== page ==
Wertheim responds: “I take your point, but Quincy’s is as positive an agenda as you’ll see in a foreign policy think tank. In fact, I think it’s more genuinely positive than the establishment stance of fetishizing military force as the essence of engagement in the world.

“Force isn’t engagement. It ends human life. It is the ultimate negative. Military restraint is the prerequisite of a genuinely positive vision”.

He continues: “Climate change and neoliberalism pose bigger challenges to the American people than any rival nation-state. Our foreign policy should reflect those priorities. We are not going to address the climate crisis unless we tamp down military competition, ramp up investments in green technologies and reach a legitimate bargain both among the major polluters—China, the United States, Europe, India, and Russia—and between the Global North and the Global South . . . None of this can be accomplished if we continue to pursue global military hegemony, which exacerbates rather than mitigates the climate crisis and the neoliberal order, and consumes more than half of the federal discretionary budget”.

Obama and Trump, in their different and partial ways, expressed interest in moving away from militaristic policies, Wertheim notes, but each struggled to find advisers and appointees who could give form to their instincts. As a result, U.S. foreign policy remained largely unchanged. If personnel is policy, Quincy can change policy by training personnel who are prepared to staff presidential administrations, building a cadre able to answer technical questions of foreign policy while simultaneously addressing larger questions concerning the nature of power, governance, and sovereignty in the twenty-first century.

Bessner responded that connecting these two realms—the technical and the philosophical—would be a significant achievement – the most important long-term function of the Quincy Institute.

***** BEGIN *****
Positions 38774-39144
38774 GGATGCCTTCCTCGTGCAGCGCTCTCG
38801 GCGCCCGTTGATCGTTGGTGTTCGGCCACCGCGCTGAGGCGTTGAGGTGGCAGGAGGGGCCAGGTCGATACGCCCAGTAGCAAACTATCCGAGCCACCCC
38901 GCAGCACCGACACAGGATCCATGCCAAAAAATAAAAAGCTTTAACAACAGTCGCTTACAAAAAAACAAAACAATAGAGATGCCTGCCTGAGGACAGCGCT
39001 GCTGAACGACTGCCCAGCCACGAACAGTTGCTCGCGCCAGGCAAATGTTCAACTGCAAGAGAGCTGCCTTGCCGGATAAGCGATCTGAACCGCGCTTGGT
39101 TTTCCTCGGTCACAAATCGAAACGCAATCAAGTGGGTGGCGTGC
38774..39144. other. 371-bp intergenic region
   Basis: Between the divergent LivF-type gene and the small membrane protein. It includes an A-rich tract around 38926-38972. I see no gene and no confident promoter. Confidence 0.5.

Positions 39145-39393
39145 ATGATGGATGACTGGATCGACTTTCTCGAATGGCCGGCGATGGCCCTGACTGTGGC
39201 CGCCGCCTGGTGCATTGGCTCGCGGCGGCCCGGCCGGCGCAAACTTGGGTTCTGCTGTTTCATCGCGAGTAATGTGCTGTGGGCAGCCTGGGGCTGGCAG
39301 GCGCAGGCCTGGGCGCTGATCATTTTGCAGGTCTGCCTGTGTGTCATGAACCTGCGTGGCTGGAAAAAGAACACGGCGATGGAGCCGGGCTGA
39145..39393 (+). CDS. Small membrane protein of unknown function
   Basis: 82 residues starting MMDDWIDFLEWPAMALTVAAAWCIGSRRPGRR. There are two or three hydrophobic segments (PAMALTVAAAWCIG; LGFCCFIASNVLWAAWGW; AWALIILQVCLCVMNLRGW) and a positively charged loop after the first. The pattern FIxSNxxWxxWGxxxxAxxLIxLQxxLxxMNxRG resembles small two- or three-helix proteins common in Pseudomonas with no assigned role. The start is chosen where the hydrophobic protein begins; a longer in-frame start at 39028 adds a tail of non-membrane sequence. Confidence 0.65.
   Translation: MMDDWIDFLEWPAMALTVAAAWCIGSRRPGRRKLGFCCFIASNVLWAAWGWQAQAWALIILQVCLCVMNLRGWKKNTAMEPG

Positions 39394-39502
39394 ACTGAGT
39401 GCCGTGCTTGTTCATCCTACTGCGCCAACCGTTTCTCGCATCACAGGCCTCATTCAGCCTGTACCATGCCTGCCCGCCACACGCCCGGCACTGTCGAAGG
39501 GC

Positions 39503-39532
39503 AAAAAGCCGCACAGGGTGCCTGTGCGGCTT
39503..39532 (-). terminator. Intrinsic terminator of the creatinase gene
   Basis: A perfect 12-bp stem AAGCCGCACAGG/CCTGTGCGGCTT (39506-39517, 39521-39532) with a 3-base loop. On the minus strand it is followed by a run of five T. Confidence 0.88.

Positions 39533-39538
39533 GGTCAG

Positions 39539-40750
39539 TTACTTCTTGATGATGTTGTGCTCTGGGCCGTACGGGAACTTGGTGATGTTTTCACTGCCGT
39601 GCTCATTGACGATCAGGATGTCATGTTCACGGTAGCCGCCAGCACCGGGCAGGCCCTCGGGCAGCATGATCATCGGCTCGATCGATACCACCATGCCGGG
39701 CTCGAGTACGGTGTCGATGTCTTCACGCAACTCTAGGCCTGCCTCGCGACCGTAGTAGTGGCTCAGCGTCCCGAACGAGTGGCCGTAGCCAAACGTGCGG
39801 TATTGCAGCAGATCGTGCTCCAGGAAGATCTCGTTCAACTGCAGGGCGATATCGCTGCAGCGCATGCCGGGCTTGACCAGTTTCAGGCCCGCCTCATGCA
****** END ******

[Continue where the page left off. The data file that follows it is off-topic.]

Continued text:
To read the interview in full click here.






Richard Reeve: “Britain should reconsider its costly and futile military presence”

December 4, 2019

Rethinking Security was formerly known as the Ammerdown Group, taking its name from the Ammerdown Centre, where the network has met to review and plan its work. It is a network of academics, activists and those UK-based organisations of which many readers will be members. From its website:

“We work for a just and peaceful world, based on approaches that address the underlying causes of conflict and insecurity. We have a shared concern that the current approach to national security in the UK and beyond often hampers efforts for peace, justice and ecological sustainability. We are committed to building a much richer understanding of what security really means, and of what is required to build sustainable security”.

Richard Reeve its co-ordinator recently wrote to the Financial Times which published his letter under the title: “Britain should reconsider its costly and futile military presence”. He opened with a statement which may surprise many:

From Belize to Brunei, the UK remains second only to the US in its number of overseas military bases.

He then pointed out that against such threats as climate change and inequality the UK’s rising global military presence is futile, costly and dangerous.

  • new facilities have opened in Oman and Bahrain since 2018,
  • a base in the Caribbean is mooted,
  • scraps of empire from Ascension Island to Diego Garcia via Cyprus and Gibraltar remain dedicated to projecting British and US military influence,
  • though British diplomats are becoming concentrated in London, British troops and equipment are increasingly “forward deployed” beyond the UK,
  • HMS Montrose was permanently stationed in the Gulf in April and
  • there are plans to base a second frigate in Asia to resecure for the Royal Navy a permanent presence in the Pacific.